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To: "R. Steve McKown" <rsmckown,AT,yahoo,DOT,com>
Subject: Re: CRC32 - thoughts on Gutmann response
From: Damion Wilson <dwilson,AT,ibl,DOT,bm>
Date: Thu, 25 Sep 2003 19:33:38 -0300
Cc: cipe-l,AT,inka,DOT,de
In-reply-to: <200309251220.39215.rsmckown@yahoo.com>
References: <6933.1064509792@persephone.cfrq.net> <1064510902.7652.115.camel@monster.omnifarious.org> <200309251220.39215.rsmckown@yahoo.com>

I certainly don't know.

This is part of the problem with Gutmann's purely theoretical approach. He 
didn't have to do any real research and thus hasn't provided real exploits. 
In a sense, he's provided us with half the help we would need to make things 
better, which is ok except for the tone of his first posting. From his 
perspective, that's alright because we're so small a community that it was 
even plausible to consider us "dead" or quiescent.

Maybe we should engage in attacking the protocol ourselves, using our 
knowledge and Peter Gutmann's assertions as starting points.


On Thursday 25 September 2003 03:20 pm, R. Steve McKown wrote:
> On Thursday 25 September 2003 11:28 am, Eric M. Hopper wrote:
> > On Thu, 2003-09-25 at 12:09, Harald Koch wrote:
> > > [ Finally, a technical discussion! >:]
> > >
> > > > I am however pleading for a reasonable view - if you are clever
> > > > enough to toggle bits in the CRC and the IP length and IP csum and
> > > > the TCP csum and still keep the TCP stream in step then there are any
> > > > number of three letter agencies who would employ you immediately!
> > >
> > > This doesn't require any cleverness these days; the detailed techniques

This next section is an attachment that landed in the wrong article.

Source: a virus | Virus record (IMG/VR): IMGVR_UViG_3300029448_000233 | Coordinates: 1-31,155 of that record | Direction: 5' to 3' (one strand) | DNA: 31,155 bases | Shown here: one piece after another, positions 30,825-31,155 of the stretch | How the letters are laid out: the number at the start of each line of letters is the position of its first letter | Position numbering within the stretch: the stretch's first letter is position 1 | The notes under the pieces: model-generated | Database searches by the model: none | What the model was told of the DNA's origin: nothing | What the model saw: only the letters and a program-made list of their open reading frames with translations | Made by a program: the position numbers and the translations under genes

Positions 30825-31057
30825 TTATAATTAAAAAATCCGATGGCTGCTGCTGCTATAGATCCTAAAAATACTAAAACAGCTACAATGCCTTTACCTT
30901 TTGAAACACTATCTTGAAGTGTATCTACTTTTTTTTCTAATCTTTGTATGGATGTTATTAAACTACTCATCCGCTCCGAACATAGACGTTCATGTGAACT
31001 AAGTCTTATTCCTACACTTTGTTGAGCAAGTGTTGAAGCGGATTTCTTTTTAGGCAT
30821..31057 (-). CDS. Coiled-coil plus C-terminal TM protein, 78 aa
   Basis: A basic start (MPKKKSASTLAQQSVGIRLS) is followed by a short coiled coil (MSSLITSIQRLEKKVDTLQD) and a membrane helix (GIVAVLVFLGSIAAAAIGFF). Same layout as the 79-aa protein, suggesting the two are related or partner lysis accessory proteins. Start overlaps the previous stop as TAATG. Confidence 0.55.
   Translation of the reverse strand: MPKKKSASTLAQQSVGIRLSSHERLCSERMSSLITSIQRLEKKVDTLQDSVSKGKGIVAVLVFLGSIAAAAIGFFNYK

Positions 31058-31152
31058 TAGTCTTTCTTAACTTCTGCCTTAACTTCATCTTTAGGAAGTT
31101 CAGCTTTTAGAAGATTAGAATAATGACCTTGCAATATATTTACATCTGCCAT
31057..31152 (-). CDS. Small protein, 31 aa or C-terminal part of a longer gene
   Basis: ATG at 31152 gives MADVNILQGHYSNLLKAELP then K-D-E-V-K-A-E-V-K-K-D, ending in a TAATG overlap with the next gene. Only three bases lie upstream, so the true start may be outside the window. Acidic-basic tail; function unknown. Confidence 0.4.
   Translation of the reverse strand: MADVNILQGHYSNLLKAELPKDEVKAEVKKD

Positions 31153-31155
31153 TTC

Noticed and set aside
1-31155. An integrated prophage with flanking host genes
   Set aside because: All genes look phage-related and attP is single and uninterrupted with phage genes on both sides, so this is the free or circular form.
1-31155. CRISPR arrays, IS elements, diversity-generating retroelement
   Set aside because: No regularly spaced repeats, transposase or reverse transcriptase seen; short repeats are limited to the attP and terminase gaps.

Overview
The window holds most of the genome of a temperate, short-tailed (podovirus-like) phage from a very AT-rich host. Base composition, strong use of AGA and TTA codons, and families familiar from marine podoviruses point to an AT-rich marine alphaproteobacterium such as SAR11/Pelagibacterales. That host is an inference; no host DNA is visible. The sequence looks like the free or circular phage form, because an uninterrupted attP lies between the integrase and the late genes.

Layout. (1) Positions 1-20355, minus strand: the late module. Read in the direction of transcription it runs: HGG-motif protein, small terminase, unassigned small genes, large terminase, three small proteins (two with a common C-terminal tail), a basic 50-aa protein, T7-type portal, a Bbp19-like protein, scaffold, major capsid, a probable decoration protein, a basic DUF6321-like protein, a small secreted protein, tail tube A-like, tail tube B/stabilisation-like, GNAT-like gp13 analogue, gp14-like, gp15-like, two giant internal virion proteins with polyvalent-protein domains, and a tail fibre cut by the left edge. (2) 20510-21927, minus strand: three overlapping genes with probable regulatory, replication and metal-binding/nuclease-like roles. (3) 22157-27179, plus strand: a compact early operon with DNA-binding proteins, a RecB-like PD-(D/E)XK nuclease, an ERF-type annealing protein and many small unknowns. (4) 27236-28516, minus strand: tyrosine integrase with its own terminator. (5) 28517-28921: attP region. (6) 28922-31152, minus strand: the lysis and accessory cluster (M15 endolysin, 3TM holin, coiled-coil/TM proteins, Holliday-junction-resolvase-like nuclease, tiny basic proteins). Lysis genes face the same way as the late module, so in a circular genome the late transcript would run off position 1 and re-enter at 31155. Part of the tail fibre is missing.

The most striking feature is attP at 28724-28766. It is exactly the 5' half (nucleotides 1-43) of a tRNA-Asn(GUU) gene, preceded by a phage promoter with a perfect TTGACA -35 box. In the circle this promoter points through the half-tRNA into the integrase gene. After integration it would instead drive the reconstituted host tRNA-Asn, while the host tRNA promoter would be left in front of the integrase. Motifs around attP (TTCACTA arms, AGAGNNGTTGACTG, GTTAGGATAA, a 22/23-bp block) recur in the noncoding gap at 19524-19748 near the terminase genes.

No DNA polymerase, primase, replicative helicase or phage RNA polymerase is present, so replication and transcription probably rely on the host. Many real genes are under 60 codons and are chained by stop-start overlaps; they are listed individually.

> > > are all published. A little research with Google and some C programming
> > > knowledge are all that is required...
> >
> > And the worst part is, once someone figures out how, they just write a
> > little program, and suddenly every idiot knows how.  You have to assume
> > that any vulnerability, no matter how tiny, will be quickly found out
> > and exploited by all possible attackers.
> Granted.  What I'm looking for now is the definition of "quickly" and
> "exploited".
> I think I understand the basis of the CRC-32 weakness:
> http://honor.trusecure.com/pipermail/firewall-wizards/1998-June/002845.html
> But I can't yet logically follow the assertion that because CRC-32 was
> shown to be exploitable in ssh that CIPE is therefore also exploitable
> because it uses CRC-32.
> The ssh exploit relies on an established ssh connection into which an
> attacker injects a packet that the server processes via the shell process
> connected to the session's socket.  The exploit doesn't allow directly for
> packets to be decryptable by the attacker; it doesn't need to since it need
> not 'see' server response data to execute an arbitrary command.  Since CIPE
> tunnels IP packets "router to router", wouldn't the exploit have to inject
> a complete TCP packet would successfully be injected into an established
> TCP connection terminating at an application that could then be exploited? 
> This sounds *hard*, since the exploit doesn't allow the attacker to view
> plaintext packets to try to find an existing TCP session within the tunnel
> to hijack.
> It seems attacking management packets is more likely to be doable. Gutmann
> alluded to key weakness in 3DES and IDEA, but since we use Blowfish (don't
> most of us anymore?) I can't make the connection here.  Also, I'm not sure
> how readily 16 bytes of known plaintext can be determinable in these
> packets.
> Can someone tell me what I'm missing that would make clear the connection
> between CIPE's CRC-32 weakness and a possible exploit?
> I'm not suggesting that CIPE is not vulnerable; there seems ample evidence
> to show changes are warranted.  What I'm trying to understand is the level
> of exposure, which for me translates into how long I can/should allow my
> customers to continue to use CIPE before making a change (either to a
> revised CIPE or something else).
> All the best,
> Steve McKown
> Titanium Mirror, Inc.
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